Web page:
Professor Angus Dalgliesh graduated from University College Hospital, London and obtained an MBBS with an intercalated BSc Hons in Anatomy under Professor J. J. Young, FRS.
He specialised in Oncology at the Royal Brisbane Hospital, Mater and Chermside Hospitals in Brisbane before moving to the Ludwig Institute in Sydney at the Royal Prince Alfred Hospital.
After completing his training, he returned to the UK in 1984 to work as a Clinical Research Fellow with Professor Robin Weiss FRS, who was then the Director of the Institute of Cancer Research, and later worked in an honorary clinical position at the Royal Marsden Hospital with Dr Wiltshore. In 1986, Professor Dalgliesh was appointed MRC Clinical Scientist and honorary Consultant in General Medicine, Immunology and Oncology at the Clinical Research Centre at Northwick Park Hospital.
In 1991, Professor Dalgliesh was made Foundation Chair of Oncology at St. George's University of London and NHS Hospital and developed an interest in the immune system to treat cancer. He had already gained previous experience in studies using high dose IL-2 and Interferon and subsequently developed an interest in the potential of vaccines to treat cancer. Positive phase II studies have led to the largest double blind phase III study in the world, of which Professor Dalgliesh is the only Principal Investigator in the UK. In 1997 he founded Onyvax Ltd, a privately funded company dedicated to the development of cancer vaccines.
Professor Dalgliesh has held grants from all the major funding agencies and is on the Grant Committee for Cancer Projects at the European Commission. He has published over 260 peer reviewed publications and has co-edited 4 text books, contributing towards over 40 chapters.
Some of Professor Dalgleish's key papers are as follows:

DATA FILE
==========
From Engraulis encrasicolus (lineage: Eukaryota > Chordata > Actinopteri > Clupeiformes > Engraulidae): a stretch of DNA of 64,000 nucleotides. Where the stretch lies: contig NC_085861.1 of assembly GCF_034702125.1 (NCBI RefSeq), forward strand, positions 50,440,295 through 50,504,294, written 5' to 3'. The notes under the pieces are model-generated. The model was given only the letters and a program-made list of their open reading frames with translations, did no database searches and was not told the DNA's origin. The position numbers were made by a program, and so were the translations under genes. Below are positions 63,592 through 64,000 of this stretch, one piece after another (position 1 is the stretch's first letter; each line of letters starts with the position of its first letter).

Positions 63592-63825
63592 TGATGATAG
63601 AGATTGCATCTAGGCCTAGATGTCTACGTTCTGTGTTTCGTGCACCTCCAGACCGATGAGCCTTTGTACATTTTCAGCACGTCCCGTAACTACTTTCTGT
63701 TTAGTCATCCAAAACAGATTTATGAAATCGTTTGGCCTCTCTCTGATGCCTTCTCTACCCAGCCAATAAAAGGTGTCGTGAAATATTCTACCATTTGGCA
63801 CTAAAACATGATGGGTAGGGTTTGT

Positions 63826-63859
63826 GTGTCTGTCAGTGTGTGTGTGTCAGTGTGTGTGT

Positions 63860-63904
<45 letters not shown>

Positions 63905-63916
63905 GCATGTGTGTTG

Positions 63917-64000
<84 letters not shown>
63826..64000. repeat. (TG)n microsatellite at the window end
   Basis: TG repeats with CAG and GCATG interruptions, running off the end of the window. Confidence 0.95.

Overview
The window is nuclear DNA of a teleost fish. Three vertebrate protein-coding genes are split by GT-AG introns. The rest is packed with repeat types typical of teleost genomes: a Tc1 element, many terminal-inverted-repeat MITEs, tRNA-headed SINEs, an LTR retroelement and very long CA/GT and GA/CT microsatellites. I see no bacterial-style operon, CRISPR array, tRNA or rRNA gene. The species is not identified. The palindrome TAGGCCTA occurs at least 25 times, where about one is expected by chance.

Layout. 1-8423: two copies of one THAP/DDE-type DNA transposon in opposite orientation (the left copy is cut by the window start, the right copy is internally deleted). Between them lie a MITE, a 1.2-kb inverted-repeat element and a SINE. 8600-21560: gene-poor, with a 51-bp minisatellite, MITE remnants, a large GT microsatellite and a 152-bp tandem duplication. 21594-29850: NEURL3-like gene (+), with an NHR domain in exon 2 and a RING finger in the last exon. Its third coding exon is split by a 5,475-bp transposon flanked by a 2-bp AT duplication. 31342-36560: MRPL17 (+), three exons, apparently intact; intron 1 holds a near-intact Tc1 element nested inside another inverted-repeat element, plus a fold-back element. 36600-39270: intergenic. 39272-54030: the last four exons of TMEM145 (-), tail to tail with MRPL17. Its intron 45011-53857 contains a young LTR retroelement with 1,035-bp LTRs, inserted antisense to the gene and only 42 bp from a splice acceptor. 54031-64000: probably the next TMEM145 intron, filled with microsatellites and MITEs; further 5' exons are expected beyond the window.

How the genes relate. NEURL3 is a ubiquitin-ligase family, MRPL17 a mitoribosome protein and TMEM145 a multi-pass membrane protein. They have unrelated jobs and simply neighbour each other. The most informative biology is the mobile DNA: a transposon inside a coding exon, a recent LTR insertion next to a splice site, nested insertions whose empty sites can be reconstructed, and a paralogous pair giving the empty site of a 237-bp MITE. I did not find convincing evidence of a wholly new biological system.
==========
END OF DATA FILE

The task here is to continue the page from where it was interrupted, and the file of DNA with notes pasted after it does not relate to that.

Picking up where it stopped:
Dalgleish AG. Cancer and Inflammation. Br. J. Cancer. 2005 Feb28;92(4):792-3.
Bartlett JB, Michael A, Clarke IA, Dredge K, Nicholson S, Kristeleit, H, Polychronis A, Pandha H, Muller GW, Stirling DI, Zeldis J, Dalgleish AG. Phase 1 study to determine the safety, tolerability and immunostimulatory activity of thalidomide analogue CC-5013 in patients with metastatic malignant melanoma and other advanced cancers. British Journal of Cancer 2004(90);955-961.
Pandha HS, John RJ, Hutchinson J, James N, Whelan M, Corbishley C, Dalgleish AG. Dendritic cell immunotherapy for urological cancers using cryopreserved allogeneic tumour lysat-pulsed cells: a phase I/II study. BJU Int. 2004 Aug:94(3):412-8.
Schey, SA, Fields P, Bartlett JB, Clarke IA, Ashan G, Knight RD, Streetly M, Dalgleish AG. Phase I study of an immunomodulatory thalidomide analog, CC-4047, in relapsed or refractory multiple myeloma. J Clin Oncol. 2004 Aug 15,22(16):3269-76.
Bartlett JB, Dredge K, Dalgleish AG. The evolution of thalidomide and its ImiD derivatives as anticancer agents. Nat Rev Cancer. 2004 Apr:4(4):314-22.
Marriott JB, Clarke IA, Czajka A, Dredge K, Childs K, Man HW, Schafer P, Grovinda S, Muller GW, Stirling DI, Dalgleish AG. A novel subclass of thalidomide analogue with anti-solid tumor activity which caspase-dependent apoptosis is associated with altered expression Bcl-2 family proteins. Cancer Res. 2003:1:63(3):593-9.
Nicholson S, Guile K, John J, Clarke IA, Diffley J, Donnellan P, Michael A, Szlosarek P, Dalgleish AG. A randomized phase II trial of SRL172 (Mycobacterium vaccae)+/- low-dose interleukin-2 in the treatment of metastatic malignant melanoma. Melanoma Res. 2003 Aug:13(14);389-93.
John J, Hutchinson J, Dalgleish AG& Pandha H. Cryopreservation of immature monocyte-derived dendritic cells results in enhanced cell maturation but reduced endocytic activity and efficiency of adenoviral transduction. J Immunol Methods. (2003) 272, 35-48.
Dredge K, Marriott JB, Todryk SM, Muller GW, Chen R, Stirling DI &Dalgleish AG Protective antitumour immunity induced by a Costimulatory Thalidomide Analog in Conjunction with Whole Tumour Cell Vaccination is Mediated by Increased Th1-type Immunity. J Immunol. (2002) 16, 4914-9.
O'Byrne KJ &Dalgleish AG Chronic Immune Activation and Inflammation as the Cause of Malignancy Br J Cancer (2001). 85, 473-83.
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